Noodle/Bar is a beacon of light on a crummy weather day no matter what you order, be it fantastic dumplings stained orange with chili sauce, or braised tofu and mushrooms over rice. But if you're still shivering through your Patagonia puffer, you want this soupy bowl of wanza mian with ground pork, tender Chinese broccoli, and chickpeas. It has nutrients, it has a slow-burning spice, and it has your name written all over it. Especially if your name is Noodle.

It’s debatable whether khao soi is soup, stew, or noodles, but we’re not interested in the semantics of things—we just want hot liquid in a bowl. The combination of coconut milk, curry, egg noodles, and a slight zing from lime makes Bangrak Market’s khao soi the perfect thing when you're craving both soup and something that has creaminess and spice.

PhOne of the reasons we like Pho Viet Anh so much is that they play sultry jazz instrumental covers of Top 40 songs. There’s just something special about sipping soup while listening to a saxophone rendition of “Shake It Off.” Choose between four different broths with any type of protein (you’re going to want the spicy beef broth if you can handle it), and get an order of the fried pork and shrimp spring rolls, too.

There are so many great ramen places in this city, but Hokkaido Ramen Santouka has been our number one since day one. Everything about the soup is consistent, from the richness of the broth to the soft egg that comes on top. If you want ramen but are more indecisive than people playing a heated game of Terraforming Mars, choose this one.

Marmite’s logo is a soup kettle, so it’d be pretty embarrassing if they weren’t good at making soup. Luckily, they know what they’re doing in that department—especially when it comes to the poule verte with chicken, ham, pork belly, and cabbage. It’s on the lighter side, but very warming to eat a bowl in a space that kind of feels like Poseidon’s summer home.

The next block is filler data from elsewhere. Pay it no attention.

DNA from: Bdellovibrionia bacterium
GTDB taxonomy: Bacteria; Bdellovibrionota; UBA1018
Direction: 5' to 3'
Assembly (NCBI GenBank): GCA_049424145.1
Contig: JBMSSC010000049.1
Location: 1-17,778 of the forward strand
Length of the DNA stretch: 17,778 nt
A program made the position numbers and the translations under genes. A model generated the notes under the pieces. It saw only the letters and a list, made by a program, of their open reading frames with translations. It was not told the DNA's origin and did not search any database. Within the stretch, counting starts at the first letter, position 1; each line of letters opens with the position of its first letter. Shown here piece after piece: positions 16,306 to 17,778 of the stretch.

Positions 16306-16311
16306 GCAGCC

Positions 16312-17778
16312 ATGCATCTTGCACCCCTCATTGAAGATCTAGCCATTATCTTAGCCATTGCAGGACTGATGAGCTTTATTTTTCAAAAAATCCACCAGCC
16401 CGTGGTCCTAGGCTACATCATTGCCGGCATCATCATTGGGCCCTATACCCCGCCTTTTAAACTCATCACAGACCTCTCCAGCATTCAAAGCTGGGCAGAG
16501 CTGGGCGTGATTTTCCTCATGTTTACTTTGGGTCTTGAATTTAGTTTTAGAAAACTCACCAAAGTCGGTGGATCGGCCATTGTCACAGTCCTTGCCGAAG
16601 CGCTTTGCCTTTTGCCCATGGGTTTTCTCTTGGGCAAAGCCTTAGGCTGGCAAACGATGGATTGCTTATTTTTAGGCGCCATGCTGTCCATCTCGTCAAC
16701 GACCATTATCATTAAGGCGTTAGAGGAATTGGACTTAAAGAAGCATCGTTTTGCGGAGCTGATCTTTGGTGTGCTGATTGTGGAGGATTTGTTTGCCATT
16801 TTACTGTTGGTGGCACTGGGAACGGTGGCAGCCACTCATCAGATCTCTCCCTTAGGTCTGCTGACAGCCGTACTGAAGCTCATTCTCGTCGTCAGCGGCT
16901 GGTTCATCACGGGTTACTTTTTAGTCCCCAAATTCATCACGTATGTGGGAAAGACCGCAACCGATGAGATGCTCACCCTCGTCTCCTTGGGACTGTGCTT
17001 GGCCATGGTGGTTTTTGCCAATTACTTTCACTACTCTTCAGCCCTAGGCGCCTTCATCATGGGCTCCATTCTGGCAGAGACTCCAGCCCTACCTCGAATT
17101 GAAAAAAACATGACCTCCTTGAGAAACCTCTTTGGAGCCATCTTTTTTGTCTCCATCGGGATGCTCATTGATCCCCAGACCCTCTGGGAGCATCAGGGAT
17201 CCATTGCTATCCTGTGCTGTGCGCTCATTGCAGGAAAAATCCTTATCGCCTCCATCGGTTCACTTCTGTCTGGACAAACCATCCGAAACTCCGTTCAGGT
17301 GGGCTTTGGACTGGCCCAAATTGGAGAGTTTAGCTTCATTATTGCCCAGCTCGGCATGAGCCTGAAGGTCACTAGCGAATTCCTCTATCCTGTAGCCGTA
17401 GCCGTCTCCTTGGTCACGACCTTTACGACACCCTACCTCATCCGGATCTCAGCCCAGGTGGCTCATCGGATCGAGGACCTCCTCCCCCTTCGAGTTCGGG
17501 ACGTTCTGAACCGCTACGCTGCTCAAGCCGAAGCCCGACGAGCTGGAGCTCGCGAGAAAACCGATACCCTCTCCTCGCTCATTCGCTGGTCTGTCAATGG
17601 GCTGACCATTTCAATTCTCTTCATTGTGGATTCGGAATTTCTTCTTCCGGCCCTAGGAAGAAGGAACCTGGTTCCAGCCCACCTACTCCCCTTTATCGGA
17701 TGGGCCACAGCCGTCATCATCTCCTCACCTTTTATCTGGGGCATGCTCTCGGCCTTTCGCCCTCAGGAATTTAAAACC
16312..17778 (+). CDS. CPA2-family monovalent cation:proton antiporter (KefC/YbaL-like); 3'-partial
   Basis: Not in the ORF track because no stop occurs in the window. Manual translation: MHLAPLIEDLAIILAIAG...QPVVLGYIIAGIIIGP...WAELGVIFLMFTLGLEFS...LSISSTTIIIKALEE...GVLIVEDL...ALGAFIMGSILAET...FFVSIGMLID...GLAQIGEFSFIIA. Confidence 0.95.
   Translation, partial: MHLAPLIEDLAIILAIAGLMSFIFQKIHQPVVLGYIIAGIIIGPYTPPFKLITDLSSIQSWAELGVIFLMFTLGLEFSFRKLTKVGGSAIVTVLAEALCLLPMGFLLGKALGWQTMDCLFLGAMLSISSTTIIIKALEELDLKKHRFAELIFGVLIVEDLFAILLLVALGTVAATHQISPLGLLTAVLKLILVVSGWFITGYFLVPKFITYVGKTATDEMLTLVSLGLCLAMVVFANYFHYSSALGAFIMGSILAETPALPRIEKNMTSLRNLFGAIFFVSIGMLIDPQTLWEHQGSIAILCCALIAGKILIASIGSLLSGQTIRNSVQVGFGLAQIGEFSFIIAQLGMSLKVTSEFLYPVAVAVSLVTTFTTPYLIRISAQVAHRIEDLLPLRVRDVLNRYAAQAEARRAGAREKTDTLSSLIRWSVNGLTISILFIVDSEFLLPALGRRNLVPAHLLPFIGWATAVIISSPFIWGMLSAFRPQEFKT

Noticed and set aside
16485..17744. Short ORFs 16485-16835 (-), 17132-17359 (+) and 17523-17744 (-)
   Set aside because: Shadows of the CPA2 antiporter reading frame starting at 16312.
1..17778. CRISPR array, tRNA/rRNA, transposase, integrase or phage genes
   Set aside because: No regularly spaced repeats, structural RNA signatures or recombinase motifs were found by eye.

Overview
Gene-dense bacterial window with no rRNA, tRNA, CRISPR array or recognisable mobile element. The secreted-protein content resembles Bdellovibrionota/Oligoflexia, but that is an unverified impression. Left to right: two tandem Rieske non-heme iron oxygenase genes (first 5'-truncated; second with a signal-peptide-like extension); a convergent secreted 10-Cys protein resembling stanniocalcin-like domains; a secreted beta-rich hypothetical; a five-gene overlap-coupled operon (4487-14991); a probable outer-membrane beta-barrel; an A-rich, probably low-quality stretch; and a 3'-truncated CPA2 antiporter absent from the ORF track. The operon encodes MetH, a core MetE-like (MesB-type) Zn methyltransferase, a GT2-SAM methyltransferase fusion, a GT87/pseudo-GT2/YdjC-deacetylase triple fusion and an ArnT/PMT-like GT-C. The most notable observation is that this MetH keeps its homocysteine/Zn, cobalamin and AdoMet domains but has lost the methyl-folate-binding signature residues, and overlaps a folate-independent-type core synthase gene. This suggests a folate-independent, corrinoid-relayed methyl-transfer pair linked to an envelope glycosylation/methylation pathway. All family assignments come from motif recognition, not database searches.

Ooink is a small ramen spot in a neighborhood where there are lots of other places to eat noodle soup. But this one stands out because the pork is really tender and the gyoza dumplings are massive. The only drawback is that it’s tiny in here, so don’t come with a group. Pop in alone or with one other person when a hot bowl of broth is necessary, like when you get teeth pulled, fired from your job, or both on the same day.

Deru is a market one of your friends might describe as “rustic California chic.” It’s in a residential pocket of Kirkland, and it happens to be a fantastic place to eat anything, especially soup. The soup rotates every day, but we’ve seen corn chowder, cauliflower potato leek, and carrot topped with pepitas, and they’re all outrageously good, especially on a rainy night with a stick of focaccia for dipping and a beet iced tea for drinking.

Kizuki’s miso ramen has enough garlic to cancel a vampire picnic, but we don’t care. The broth is silky, the noodles are nice and firm, and the corn and scallions provide nice crunch and sharpness, respectively. If you want to do it things right, order some gyoza and slide them into your soup.

Danbo is a ramen chain that originated in Vancouver and is big on customization. So you can decide things like noodle thickness and firmness, spice level, richness, and even broth thickness. It’d be a challenge to not find your soulmate ramen in here.

If you’re in the mood for chicken soup but want something a lot heartier, check out the avgolemono at Nikos Gyros. It’s thick, lemony, and has a terrific broth-to-rice-to-chicken ratio. We like eating it at a comfortable table with a hot side of pita, but we don’t blame you if you get it to-go and drink it like tea in your car.